RIMINI, Italy (Reuters) - Federico Fellini’s classic film “La Dolce Vita” is approaching the half-century mark and the director’s hometown is pulling out the stops to give it a Felliniesque two-year-long international birthday bash.
The celebrations for the film, which Fellini conceived in 1958, shot in 1959 and premiered in early 1960, will extend to Los Angeles in 2009 in a fittingly drawn-out tribute to the man who liked to say “why use two words when 10 will do?”
As part of the 50th-anniversary initiatives, the Academy of Motion Picture Arts and Sciences, which awards the Oscars, will hold an exhibition from January 24- Apr. 19 on Fellini’s “Book of my Dreams” at its headquarters in Beverly Hills.
But Rimini kicked off the party last week with an international convention on “La Dolce Vita.” It included speeches by critics, a sociologist, a psychoanalyst, a composer, an etymologist and even a priest.
For two days they discussed, dissected and debated every aspect of a 178-minute long, black-and-white film that changed cinema history.
Fellini, who died in Rome in 1993, is a god among film buffs and the “La Dolce Vita” is an icon. So it was no surprise that for some the convention was akin to a religious experience, a chance to venerate a relic along with fellow believers.
“Our role is to conserve and transmit the historical memory of Federico Fellini,” Vittorio Boarini, director of the foundation that bears the late director’s name, said solemnly.
The foundation holds seminars and exhibitions, publishes books and even has a quarterly review of “Fellinian Studies,” including such weighty topics as the significance of trains and the sea in Fellini’s expressionism.
“Fellini was an artist whose influence, whose cultural and intellectual power, went far beyond cinema. His creativity, his drawings, his writings, the music he chose, influenced art and society in general,” said Boarini.
Last week the foundation opened an exhibition called “The Books of My House,” where devotees can see the volumes he kept at home that influenced him — from comic books and murder mysteries to Freud and Socrates.
“La Dolce Vita,” starring Marcello Mastroianni, Anita Ekberg and Anouk Aimee, was considered scandalous at the time of its release but is quite tame by the standards of today, where more flesh can be seen in a television deodorant advert.
In seven loosely connected episodes, Mastroianni, playing reporter Marcello, covers the escapades of residual nobility, nouveau riche, starlets and hangers-on of the cafe set on Rome’s Via Veneto as he struggles to find meaning in his own life.
A bored rich woman (Anouk Aimee) takes Marcello in her Cadillac to the squalid house of a prostitute because making love there would be more exciting than in her palatial estate.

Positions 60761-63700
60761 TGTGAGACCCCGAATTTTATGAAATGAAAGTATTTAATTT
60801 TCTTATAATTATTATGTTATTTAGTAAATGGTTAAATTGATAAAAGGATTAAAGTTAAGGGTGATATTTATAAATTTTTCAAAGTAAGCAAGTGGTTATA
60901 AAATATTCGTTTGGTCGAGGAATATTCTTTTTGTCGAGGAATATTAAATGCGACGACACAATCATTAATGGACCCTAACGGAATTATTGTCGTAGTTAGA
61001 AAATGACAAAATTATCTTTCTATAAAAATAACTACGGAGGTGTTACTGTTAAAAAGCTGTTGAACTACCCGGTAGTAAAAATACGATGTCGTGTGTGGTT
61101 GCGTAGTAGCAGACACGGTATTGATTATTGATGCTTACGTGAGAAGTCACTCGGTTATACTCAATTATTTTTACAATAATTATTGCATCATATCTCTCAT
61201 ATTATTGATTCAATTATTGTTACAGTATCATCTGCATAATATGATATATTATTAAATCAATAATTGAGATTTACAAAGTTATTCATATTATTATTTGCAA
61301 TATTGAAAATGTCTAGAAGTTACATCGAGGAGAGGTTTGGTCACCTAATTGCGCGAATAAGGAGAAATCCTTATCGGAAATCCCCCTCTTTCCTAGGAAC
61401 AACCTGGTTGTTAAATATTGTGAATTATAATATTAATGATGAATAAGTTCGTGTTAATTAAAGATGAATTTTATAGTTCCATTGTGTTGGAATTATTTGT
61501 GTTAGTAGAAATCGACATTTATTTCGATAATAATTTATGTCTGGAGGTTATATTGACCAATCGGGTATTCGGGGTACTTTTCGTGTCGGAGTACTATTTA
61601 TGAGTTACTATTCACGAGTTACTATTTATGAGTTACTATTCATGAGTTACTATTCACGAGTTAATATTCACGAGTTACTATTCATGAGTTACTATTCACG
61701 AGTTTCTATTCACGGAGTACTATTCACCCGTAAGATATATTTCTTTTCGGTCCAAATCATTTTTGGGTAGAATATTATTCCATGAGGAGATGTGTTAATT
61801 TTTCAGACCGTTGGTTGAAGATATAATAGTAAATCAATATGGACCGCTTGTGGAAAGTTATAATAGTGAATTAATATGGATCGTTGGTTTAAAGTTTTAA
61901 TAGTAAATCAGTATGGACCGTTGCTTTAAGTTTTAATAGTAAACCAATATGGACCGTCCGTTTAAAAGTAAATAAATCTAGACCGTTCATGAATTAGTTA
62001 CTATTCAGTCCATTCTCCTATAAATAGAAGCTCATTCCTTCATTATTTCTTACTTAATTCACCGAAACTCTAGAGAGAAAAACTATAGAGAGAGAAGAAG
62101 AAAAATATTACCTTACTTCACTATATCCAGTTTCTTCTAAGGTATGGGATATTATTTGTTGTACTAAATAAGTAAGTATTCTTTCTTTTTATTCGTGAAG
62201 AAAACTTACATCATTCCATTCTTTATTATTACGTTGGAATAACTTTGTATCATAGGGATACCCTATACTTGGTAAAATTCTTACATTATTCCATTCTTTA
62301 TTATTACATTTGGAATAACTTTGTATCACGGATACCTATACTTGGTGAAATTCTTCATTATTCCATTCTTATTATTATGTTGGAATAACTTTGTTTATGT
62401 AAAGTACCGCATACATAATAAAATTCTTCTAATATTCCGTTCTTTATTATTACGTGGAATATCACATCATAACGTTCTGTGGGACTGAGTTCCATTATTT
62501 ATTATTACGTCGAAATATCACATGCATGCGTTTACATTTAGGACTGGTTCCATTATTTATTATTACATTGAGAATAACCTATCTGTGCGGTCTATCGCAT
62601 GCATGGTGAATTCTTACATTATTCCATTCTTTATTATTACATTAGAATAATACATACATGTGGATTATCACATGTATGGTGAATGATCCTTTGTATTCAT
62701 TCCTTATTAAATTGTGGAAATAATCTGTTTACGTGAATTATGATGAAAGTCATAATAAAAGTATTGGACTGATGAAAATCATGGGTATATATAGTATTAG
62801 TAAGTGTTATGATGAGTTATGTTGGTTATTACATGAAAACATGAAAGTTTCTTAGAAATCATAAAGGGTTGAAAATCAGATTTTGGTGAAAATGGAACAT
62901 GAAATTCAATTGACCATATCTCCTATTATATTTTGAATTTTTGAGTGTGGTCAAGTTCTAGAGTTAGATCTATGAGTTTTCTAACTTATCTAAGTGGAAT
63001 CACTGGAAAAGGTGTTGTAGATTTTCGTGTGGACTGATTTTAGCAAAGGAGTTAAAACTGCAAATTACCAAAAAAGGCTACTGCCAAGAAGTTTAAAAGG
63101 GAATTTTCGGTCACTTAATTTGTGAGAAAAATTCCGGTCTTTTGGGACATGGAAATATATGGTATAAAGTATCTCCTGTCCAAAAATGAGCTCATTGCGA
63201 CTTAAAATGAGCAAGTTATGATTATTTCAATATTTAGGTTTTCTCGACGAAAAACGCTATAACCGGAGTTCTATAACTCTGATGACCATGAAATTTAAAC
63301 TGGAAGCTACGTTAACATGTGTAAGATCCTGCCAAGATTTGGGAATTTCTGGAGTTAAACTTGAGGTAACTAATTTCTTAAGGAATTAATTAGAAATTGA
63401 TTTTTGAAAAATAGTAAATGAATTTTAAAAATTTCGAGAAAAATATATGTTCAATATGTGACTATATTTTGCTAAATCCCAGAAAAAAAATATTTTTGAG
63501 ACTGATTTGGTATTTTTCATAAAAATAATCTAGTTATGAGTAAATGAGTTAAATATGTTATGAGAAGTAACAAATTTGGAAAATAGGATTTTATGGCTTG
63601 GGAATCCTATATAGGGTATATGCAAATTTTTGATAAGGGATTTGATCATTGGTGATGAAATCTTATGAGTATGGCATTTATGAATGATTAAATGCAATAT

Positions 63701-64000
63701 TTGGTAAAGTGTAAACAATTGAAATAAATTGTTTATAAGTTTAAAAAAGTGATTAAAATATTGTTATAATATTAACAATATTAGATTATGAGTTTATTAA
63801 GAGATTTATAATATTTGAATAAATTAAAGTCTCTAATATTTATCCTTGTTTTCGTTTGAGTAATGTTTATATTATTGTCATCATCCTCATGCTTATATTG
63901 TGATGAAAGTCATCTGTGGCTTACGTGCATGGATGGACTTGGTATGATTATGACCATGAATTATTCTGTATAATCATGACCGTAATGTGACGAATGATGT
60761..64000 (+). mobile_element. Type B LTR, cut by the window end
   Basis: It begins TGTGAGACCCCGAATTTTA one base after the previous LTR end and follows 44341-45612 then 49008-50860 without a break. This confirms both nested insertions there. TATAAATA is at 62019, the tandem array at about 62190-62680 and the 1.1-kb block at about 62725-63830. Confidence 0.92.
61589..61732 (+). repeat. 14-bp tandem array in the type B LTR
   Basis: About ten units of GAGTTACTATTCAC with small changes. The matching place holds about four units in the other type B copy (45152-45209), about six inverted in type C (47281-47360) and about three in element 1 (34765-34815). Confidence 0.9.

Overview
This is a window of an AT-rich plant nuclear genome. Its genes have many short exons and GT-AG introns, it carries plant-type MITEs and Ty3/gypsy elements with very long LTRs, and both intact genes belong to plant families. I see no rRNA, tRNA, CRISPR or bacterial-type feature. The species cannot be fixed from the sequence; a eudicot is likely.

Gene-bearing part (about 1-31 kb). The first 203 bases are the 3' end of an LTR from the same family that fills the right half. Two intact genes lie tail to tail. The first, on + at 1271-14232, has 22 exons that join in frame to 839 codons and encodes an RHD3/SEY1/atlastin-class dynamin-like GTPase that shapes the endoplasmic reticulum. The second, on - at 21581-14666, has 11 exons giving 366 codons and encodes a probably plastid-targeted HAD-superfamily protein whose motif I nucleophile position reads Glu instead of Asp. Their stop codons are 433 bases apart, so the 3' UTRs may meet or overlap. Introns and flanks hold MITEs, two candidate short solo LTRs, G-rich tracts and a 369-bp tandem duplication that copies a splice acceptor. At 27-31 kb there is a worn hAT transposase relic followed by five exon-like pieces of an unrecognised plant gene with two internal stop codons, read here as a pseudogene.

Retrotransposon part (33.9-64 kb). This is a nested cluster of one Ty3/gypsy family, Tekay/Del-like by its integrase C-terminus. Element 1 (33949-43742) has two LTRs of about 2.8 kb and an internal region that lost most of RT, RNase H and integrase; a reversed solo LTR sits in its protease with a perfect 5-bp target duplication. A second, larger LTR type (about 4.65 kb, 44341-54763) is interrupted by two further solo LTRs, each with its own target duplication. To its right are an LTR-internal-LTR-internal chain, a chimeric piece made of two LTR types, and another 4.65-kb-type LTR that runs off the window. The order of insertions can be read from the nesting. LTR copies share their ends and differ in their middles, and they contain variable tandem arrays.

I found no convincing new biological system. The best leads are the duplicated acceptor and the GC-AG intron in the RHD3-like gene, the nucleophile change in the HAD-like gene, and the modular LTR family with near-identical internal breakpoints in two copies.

In its emblematic scene, Sylvia, a towering phosphorescent blonde diva played by Ekberg, lures Marcello into a sensual midnight wade in the cold waters of Rome’s Trevi Fountain.
In the film, Marcello chronicles events with his inseparable sidekick, a photographer whose last name is Paparazzo: the name now in dictionaries in nearly every language meaning aggressive street photographers.
“The phrase ‘Dolce Vita’ or ‘the sweet life’ and the word paparazzo have become part of every day American language,” said Ellen Harrington of the Academy of Motion Picture Arts and Sciences in California.
“The film really foretold where we are at with the celebrity culture in America, which is so saturated and so over the top. The paparazzi are everywhere and my small children know the word already because our lives in Los Angeles are kind of impinged by the existence of these creatures,” she said.
Fellini based the role of Paparazzo on the real-life antics of Tazio Secchiaroli, a legendary photographer who died in 1998.
Various explanations for why Fellini chose the surname Paparazzo exist. One is because its last syllable — azzo — rhymes with “cazzo,” the vulgar Italian slang word for penis.
When the film came out, the Vatican said it should be re-titled “The Disgusting Life” and an irate elderly woman even grabbed Fellini in Rome and told him to “tie a stone around your neck and drown in the deepest sea.”
The notoriety only helped raise its profile outside Italy. “La Dolce Vita” went on to influence scores of directors and still leaves its mark on new generations.
“Even my students today say it has a moral message,” said teacher Luisa Rizzo, taking her high school class to the convention. “They identify the false values, superficiality and anxieties of the film’s characters with the society they live in today.”
The Academy’s 2009 exhibition, on “Fellini Oniricon-The Book of my Dreams,” will open at its headquarters in Beverly Hills two days after the Oscar nominations. Fellini won five Oscars.
“There have been very few filmmakers who were able to transcend their moment in time and transfer their work across borders the way he did,” said the Academy’s Harrington.
“I think Fellini was a very moral filmmaker. He was very prophetic but at the same time he examined the range of human behavior. ‘La Dolce Vita’ inspires a range of emotions — lust, envy, desire, horror, repulsion,” she said.
The huge two-volume work that will go to Hollywood consists of the nocturnal notes and sketches, many of them sexual, which Fellini quickly put to paper on waking in the night.
It is full of drawings of the type of big-busted and curvy women who populated his fantasies and films.
One entry is about a 1963 dream in which he has oral sex with Anita Ekberg while riding on a train in Italy.
“It would have been unthinkable to publish some of these 50 years ago when ‘La Dolce Vita’ came out,” said Gianluigi Rossi, an Italian lawyer who was instrumental in the Academy show.
“Today, I don’t think anybody is going to bat a eyelid.”
Editing by Sara Ledwith